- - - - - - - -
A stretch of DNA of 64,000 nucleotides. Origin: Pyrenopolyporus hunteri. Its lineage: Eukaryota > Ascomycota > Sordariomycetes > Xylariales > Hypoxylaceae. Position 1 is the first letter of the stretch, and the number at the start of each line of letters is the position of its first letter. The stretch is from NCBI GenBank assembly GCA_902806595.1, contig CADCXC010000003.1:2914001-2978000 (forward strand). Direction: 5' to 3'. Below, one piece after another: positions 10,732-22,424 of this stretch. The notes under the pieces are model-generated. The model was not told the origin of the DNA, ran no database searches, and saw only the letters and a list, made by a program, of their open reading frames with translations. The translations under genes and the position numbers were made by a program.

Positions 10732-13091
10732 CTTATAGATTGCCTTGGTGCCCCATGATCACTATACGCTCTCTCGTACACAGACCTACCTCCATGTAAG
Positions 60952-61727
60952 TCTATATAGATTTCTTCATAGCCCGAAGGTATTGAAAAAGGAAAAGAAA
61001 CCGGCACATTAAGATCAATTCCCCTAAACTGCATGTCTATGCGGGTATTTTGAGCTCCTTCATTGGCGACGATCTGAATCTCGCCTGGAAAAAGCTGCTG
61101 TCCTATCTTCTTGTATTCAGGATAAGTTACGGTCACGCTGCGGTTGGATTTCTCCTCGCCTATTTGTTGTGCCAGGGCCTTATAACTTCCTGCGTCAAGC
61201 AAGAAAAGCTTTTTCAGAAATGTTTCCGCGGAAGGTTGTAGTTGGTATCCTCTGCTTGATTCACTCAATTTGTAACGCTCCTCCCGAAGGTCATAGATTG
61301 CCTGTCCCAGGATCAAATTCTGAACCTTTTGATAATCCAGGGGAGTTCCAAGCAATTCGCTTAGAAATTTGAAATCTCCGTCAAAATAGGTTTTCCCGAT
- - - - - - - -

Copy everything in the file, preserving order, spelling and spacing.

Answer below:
A stretch of DNA of 64,000 nucleotides. Origin: Pyrenopolyporus hunteri. Its lineage: Eukaryota > Ascomycota > Sordariomycetes > Xylariales > Hypoxylaceae. Position 1 is the first letter of the stretch, and the number at the start of each line of letters is the position of its first letter. The stretch is from NCBI GenBank assembly GCA_902806595.1, contig CADCXC010000003.1:2914001-2978000 (forward strand). Direction: 5' to 3'. Below, one piece after another: positions 10,732-22,424 of this stretch. The notes under the pieces are model-generated. The model was not told the origin of the DNA, ran no database searches, and saw only the letters and a list, made by a program, of their open reading frames with translations. The translations under genes and the position numbers were made by a program.

Positions 10732-13091
10732 CTTATAGATTGCCTTGGTGCCCCATGATCACTATACGCTCTCTCGTACACAGACCTACCTCCATGTAAG
Positions 60952-61727
60952 TCTATATAGATTTCTTCATAGCCCGAAGGTATTGAAAAAGGAAAAGAAA
61001 CCGGCACATTAAGATCAATTCCCCTAAACTGCATGTCTATGCGGGTATTTTGAGCTCCTTCATTGGCGACGATCTGAATCTCGCCTGGAAAAAGCTGCTG
61101 TCCTATCTTCTTGTATTCAGGATAAGTTACGGTCACGCTGCGGTTGGATTTCTCCTCGCCTATTTGTTGTGCCAGGGCCTTATAACTTCCTGCGTCAAGC
61201 AAGAAAAGCTTTTTCAGAAATGTTTCCGCGGAAGGTTGTAGTTGGTATCCTCTGCTTGATTCACTCAATTTGTAACGCTCCTCCCGAAGGTCATAGATTG
61301 CCTGTCCCAGGATCAAATTCTGAACCTTTTGATAATCCAGGGGAGTTCCAAGCAATTCGCTTAGAAATTTGAAATCTCCGTCAAAATAGGTTTTCCCGAT